Wellbeing – Fulton County*
Indicator
Year
Fulton Rate
Georgia Rate
Low birth weight
2011
10.6%
9.4%
Teen pregnancies, ages 15-17 (per 1,000)
2011
29.5
28.1
Substantiated incidents of Child Abuse and/or
neglect (per 1,000)
2012
4.4
8.0
Incidences of STDs, ages 15-19 (per 1,000)
2011
43.6
31.6
Children absent more than 15 days from school
2011
7.2%
8.8%
Teens not in school and not working, ages 1619
2010
9.2%
10.8%
High school graduates eligible for HOPE
scholarship
2011
44.2%
40.2%
Children living with single parent
2010
37.8%
32.7%
Children living in poverty
2011
27.0%
26.6%
* Data provided by Georgia Kids Count, Georgia Family Connection Partnership, http://www.gafcp.org
3rd Grade Reading Achievement in Georgia:
Closing the Gaps
% of Students Exceeding Standards
80%
70%
60%
50%
40%
30%
20%
10%
0%
2010
All
2011
Black
Source: Georgia Department of Education.
Hispanic
2012
White
2013
Low-Income
8th Grade Math Achievement in Georgia:
Closing the Gaps
% of Students Exceeding Standards
45%
40%
35%
30%
25%
20%
15%
10%
5%
0%
2010
All
2011
Black
Source: Georgia Department of Education.
Hispanic
2012
White
2013
Low-Income
High School Graduation Rates in Georgia:
Closing the Gaps
85%
80%
78%
79%
70%
72%
75%
70%
64%
62%
63%
65%
62%
61%
60%
60%
55%
50%
2012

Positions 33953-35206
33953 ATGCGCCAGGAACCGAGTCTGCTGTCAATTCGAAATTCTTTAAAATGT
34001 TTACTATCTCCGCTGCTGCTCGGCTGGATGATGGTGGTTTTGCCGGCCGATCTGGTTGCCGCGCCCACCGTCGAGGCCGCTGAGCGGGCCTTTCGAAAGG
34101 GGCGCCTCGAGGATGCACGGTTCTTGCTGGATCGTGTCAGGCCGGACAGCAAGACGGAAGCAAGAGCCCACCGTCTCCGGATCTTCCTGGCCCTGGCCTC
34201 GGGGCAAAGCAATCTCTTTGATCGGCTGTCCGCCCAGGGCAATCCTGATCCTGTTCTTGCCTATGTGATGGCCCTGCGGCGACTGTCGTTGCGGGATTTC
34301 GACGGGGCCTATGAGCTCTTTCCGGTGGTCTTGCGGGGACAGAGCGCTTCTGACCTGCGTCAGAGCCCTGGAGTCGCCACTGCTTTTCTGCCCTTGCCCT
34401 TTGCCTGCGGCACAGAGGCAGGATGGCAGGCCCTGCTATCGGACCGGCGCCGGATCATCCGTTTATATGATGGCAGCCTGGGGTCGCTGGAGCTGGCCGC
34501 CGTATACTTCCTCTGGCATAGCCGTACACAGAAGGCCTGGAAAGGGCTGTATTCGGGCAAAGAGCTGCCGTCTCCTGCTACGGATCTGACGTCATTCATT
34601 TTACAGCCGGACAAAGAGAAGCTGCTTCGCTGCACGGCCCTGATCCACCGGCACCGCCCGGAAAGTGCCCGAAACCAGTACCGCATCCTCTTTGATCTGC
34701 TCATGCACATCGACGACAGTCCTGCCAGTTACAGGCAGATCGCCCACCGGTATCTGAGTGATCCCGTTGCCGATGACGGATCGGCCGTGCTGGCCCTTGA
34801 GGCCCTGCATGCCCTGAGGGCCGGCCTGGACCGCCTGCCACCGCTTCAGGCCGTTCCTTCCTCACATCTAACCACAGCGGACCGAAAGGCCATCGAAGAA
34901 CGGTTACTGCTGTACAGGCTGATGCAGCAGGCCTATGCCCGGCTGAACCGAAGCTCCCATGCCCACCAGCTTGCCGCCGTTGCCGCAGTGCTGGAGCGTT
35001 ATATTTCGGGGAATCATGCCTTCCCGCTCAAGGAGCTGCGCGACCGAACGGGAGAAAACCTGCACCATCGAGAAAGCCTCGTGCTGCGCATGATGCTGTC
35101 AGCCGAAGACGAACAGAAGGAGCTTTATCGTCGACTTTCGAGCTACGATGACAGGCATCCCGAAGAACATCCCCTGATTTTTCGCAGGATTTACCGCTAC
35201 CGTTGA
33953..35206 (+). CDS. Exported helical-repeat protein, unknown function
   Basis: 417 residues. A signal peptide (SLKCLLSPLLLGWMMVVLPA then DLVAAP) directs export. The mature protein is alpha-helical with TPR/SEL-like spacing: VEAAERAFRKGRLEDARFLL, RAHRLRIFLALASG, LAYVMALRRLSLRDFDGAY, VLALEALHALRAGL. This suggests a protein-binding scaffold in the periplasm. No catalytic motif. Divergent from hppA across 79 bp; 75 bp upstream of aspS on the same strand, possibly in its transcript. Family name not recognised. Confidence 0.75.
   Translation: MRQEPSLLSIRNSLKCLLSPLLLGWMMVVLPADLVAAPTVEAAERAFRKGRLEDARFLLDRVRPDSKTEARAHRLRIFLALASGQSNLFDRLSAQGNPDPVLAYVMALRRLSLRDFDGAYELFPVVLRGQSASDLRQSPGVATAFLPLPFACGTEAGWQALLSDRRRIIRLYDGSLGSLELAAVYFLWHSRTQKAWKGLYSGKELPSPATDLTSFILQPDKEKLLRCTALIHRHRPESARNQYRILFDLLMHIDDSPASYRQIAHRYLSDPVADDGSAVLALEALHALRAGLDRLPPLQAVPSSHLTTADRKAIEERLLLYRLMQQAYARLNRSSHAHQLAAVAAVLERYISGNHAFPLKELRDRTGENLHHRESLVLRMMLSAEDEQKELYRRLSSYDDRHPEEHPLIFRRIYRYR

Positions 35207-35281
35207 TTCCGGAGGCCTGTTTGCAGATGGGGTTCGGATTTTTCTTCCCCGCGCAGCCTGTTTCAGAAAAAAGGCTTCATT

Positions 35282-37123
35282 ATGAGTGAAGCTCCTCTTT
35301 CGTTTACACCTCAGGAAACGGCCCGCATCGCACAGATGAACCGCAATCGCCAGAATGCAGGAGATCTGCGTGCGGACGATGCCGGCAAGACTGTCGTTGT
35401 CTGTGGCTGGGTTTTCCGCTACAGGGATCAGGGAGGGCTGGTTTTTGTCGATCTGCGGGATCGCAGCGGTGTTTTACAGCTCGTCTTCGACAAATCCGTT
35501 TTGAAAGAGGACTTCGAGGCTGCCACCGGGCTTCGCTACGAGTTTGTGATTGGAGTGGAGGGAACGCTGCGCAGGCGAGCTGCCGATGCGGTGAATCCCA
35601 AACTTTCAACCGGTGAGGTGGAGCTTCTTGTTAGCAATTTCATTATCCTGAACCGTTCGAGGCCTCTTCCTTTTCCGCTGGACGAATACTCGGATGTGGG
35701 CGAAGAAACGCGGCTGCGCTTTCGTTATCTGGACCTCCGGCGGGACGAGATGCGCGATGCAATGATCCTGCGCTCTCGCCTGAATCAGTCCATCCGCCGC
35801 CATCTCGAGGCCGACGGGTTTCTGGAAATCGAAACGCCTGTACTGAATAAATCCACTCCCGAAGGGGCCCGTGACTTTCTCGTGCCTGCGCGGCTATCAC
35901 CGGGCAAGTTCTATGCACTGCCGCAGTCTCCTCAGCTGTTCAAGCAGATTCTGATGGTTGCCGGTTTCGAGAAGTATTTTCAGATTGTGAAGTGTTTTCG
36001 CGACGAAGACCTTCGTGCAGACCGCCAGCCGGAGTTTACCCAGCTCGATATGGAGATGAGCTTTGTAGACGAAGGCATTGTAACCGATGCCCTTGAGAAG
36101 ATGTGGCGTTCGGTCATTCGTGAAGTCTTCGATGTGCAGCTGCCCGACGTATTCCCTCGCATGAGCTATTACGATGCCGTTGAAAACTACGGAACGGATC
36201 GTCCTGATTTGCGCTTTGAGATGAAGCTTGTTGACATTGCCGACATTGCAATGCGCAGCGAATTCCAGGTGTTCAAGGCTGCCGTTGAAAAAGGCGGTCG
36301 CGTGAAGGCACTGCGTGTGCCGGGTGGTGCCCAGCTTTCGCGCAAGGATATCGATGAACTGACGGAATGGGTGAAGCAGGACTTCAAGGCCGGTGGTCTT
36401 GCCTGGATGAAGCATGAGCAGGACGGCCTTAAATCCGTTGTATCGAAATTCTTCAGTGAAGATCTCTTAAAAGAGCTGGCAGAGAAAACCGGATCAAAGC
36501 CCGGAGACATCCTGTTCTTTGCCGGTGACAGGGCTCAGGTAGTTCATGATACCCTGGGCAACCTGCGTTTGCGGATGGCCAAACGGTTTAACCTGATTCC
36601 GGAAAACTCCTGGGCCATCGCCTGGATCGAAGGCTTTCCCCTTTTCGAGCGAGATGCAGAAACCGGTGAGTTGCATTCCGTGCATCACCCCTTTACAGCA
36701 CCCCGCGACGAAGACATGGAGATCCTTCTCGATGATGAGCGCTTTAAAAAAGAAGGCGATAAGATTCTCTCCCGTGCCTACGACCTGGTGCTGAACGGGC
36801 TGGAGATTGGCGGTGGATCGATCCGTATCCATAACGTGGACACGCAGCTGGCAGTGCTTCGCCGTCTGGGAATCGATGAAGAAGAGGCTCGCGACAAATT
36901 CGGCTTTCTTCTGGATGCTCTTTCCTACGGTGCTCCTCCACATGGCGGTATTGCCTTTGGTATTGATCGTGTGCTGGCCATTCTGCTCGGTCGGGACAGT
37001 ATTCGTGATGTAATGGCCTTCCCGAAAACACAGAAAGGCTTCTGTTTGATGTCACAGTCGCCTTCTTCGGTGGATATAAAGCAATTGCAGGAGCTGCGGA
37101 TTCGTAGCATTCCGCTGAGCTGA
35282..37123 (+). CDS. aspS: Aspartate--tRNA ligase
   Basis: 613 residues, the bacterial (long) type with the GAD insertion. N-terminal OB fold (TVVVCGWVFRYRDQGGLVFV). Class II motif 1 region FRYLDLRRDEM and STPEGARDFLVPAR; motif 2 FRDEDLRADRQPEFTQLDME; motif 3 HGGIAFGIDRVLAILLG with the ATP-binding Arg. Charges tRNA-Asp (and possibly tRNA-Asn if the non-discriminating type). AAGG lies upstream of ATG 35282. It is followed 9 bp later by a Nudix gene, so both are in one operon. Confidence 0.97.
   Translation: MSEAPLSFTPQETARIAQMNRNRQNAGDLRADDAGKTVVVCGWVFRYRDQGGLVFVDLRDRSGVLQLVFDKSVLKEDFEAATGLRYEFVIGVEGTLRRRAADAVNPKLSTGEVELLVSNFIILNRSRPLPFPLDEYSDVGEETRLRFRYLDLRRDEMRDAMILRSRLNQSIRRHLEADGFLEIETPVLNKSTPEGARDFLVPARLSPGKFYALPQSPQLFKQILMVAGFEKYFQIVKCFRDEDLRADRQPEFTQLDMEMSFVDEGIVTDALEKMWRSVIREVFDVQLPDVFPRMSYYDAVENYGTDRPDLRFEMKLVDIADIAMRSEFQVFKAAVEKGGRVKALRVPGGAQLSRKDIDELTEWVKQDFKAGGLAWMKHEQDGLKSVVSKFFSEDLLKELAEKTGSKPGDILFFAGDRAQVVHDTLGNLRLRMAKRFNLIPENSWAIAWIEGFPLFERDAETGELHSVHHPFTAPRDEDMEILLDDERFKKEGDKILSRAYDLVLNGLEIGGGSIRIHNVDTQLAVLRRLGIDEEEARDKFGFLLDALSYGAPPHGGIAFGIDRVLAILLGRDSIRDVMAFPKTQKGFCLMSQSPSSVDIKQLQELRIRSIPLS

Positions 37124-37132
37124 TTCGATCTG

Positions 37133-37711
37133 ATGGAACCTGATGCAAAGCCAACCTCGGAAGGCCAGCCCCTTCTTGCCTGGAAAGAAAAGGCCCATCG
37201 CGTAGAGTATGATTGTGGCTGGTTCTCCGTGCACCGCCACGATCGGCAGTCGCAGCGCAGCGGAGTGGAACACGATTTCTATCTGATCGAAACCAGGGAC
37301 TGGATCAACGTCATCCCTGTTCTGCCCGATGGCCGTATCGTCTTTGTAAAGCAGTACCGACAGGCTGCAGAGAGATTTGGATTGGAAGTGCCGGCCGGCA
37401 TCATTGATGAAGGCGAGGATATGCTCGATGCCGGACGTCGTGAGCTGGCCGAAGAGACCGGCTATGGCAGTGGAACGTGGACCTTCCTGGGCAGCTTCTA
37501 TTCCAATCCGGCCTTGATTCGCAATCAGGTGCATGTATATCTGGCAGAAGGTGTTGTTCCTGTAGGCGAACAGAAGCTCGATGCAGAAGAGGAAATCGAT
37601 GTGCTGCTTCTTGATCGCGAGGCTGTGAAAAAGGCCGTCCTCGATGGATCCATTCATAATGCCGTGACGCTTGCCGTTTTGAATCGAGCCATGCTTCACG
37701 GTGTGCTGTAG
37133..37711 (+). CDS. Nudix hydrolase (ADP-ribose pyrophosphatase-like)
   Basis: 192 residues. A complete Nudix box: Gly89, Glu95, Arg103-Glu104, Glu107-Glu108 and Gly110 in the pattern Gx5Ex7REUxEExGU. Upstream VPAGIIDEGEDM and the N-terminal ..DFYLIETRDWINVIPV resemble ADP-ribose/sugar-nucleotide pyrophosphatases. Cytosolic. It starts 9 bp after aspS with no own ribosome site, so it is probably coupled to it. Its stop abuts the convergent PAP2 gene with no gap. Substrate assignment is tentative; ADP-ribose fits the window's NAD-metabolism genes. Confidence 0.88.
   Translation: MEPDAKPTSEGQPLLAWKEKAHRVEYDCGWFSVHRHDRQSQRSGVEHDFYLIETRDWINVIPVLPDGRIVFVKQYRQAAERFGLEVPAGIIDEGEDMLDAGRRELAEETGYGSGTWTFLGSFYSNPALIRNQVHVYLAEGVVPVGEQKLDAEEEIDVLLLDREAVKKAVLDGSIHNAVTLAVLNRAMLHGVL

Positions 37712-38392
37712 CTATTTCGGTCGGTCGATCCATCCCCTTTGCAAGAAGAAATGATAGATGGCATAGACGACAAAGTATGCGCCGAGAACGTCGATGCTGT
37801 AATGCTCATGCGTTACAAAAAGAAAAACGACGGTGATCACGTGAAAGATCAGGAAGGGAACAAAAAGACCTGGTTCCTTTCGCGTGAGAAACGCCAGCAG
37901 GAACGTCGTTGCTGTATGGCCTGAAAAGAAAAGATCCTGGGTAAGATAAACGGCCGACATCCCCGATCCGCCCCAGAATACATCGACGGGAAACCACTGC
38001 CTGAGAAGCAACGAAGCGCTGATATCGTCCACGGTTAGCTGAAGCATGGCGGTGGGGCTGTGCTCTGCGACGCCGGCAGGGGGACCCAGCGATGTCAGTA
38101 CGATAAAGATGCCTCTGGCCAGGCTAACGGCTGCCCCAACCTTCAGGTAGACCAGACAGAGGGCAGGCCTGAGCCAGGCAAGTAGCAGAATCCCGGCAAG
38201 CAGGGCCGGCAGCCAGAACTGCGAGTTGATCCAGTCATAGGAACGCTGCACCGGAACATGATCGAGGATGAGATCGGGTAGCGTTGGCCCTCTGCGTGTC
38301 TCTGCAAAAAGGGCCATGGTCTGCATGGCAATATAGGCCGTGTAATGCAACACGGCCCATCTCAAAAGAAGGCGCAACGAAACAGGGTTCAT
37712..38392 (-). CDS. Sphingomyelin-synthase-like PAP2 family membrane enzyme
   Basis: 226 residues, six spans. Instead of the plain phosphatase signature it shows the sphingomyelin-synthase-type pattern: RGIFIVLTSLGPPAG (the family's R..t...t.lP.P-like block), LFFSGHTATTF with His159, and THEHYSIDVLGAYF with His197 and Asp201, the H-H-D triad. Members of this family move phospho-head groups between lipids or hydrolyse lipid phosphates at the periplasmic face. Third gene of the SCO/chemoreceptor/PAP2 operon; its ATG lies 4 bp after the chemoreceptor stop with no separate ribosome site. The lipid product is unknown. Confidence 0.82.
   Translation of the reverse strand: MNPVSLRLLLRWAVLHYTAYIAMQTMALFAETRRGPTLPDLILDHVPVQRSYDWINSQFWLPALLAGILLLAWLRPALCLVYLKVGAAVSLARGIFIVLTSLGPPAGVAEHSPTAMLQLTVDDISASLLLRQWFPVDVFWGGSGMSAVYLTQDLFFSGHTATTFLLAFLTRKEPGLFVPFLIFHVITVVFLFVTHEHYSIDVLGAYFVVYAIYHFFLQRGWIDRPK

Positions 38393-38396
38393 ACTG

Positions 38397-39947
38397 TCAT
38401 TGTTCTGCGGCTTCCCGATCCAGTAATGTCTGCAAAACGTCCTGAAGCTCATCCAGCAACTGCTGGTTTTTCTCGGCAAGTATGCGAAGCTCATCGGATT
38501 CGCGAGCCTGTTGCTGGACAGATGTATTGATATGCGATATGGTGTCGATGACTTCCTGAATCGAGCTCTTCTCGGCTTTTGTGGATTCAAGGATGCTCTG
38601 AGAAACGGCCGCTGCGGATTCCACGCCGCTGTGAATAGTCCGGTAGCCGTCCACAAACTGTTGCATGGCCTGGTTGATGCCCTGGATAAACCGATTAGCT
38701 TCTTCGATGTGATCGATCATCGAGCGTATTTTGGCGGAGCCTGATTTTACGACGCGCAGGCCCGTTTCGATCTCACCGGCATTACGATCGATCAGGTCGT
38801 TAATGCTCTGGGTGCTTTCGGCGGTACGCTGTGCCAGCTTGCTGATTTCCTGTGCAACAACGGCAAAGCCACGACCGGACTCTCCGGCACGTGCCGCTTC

All
Black
Source: Georgia Department of Education.
2013
Hispanic
White
Low-Income
How Will You Insulate the Birth to Work Pipeline?
ESSENTIAL COMMUNITY SERVICES
Transportation
Early
Childhood
Childcare
Providers
Health
Housing
K – 12 System
Afterschool
Civic
Programs Opportunities
Financial
Post
Secondary
Academic
Supports
LEARNING & SOCIAL SUPPORTS
Source: The Forum for Youth Investment
Work &
Career
Job
Training
Help Insulate the Pipeline
Read to children every day
Early
Childhood
Quality Rated: Encourage participation of your
early learning centers
Read and mentor students
K – 12 System
Leverage partnerships with business and postsecondary
Build a cadre of effective teachers and leaders
Provide internships/ apprenticeships
Post
Secondary
Be involved as a community volunteer in Georgia Apply
to College
Increase the number of post-secondary graduates
Aligning Educational Strategies
Random Acts of Improvement
GOALS
Aligned Acts of Improvement
GOALS
Connect with us
Twitter: @GAPartnership
Facebook: Georgia Partnership for
Excellence in Education
Instagram: @GAPARTNERSHIP
LinkedIn: Georgia Partnership for
Excellence in Education
Website: www.gpee.org

similar documents